Running a well-organized practice is important at all times, but especially when going through the Focused Review process. Focused Review requires additional information to be submitted for specific procedure codes. By making and maintaining good notes and clinical treatment records on ALL performed services, your office will easily be able to provide the necessary documentation during Focused Review.
- When making and maintaining a dental record all information should be clearly documented, and the person responsible for entering the information should sign and date the entry. The information should not be ambiguous or contain many abbreviations. In practices with more than one dental practitioner, the identity of the practitioner rendering the treatment should be clearly noted in the record.
- Documenting any patient concerns or issues communicated, proposed treatment or alternative treatment. The record should include a complete description providing details relating to the patient’s treatment including the procedure(s), specialized services, amount of anesthesia, materials/supplies, patients post-operative instructions, etc.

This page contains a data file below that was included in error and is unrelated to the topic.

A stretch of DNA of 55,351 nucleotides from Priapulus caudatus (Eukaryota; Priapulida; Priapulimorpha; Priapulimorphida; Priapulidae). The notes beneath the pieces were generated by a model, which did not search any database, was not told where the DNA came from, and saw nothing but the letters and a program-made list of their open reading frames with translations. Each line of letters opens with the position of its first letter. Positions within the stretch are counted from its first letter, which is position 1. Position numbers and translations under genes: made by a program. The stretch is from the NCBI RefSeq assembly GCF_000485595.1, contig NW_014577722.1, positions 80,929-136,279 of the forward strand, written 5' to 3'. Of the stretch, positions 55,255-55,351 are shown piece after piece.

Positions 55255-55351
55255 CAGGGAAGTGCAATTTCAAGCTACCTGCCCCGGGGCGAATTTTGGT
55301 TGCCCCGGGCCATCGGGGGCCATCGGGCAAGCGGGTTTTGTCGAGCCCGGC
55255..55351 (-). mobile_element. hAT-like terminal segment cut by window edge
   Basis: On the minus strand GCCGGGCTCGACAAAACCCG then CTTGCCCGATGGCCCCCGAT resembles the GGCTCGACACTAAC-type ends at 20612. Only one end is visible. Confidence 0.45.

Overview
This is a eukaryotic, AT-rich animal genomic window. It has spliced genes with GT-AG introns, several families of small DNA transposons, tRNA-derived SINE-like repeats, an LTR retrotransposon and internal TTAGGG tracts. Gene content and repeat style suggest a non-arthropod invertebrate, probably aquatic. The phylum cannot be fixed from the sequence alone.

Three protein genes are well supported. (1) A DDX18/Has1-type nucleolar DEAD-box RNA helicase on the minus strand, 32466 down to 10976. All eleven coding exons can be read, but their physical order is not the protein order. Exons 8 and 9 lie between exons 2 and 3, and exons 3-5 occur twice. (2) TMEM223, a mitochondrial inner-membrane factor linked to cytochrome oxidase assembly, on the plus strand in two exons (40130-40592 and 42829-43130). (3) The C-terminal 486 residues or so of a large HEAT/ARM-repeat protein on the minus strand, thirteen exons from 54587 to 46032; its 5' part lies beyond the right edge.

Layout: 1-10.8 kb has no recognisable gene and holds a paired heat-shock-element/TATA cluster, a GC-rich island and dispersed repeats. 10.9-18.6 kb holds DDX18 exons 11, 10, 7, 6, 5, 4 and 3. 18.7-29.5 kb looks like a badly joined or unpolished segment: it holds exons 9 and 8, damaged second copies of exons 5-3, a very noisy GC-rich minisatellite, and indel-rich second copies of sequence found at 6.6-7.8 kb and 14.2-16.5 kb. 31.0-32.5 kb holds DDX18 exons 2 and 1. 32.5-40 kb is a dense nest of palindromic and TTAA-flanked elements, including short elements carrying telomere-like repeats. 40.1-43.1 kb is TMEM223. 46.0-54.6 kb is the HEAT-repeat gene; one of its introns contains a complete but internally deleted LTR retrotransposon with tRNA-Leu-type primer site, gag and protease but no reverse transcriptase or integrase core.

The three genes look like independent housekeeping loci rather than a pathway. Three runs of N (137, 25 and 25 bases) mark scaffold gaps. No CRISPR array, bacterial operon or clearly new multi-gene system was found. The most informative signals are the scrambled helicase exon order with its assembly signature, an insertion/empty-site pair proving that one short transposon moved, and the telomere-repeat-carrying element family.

- Electronic record features such as auto-fill and auto-prompts can facilitate and improve documentation, but they can also be misused. The patient’s record must contain documentation showing the differences and the needs of each individual patient for each visit or encounter. Simply copying and pasting previously recorded information on the electronic record without reflecting what occurred during the actual visit is not acceptable.
- Clearly label all diagnostic records, x-ray image(s) and photographs, with the patient’s name, date and area/tooth number(s).
- Always submit claims under the license number and/or Type 1 NPI number of the dentist that rendered the services.
Pre-treatment estimates are optional - every group contract is different, so ensuring a procedure is covered helps patients understand how much they might owe.
These tips are for dentists and the dental team providing helpful information when creating and maintaining dental records. Please review your state’s laws on dental records, the American Dental Association, publication Dental Records or consult with your personal legal counsel or malpractice insurer. These Tips are based in part on questions frequently asked by the dentists and the dental team.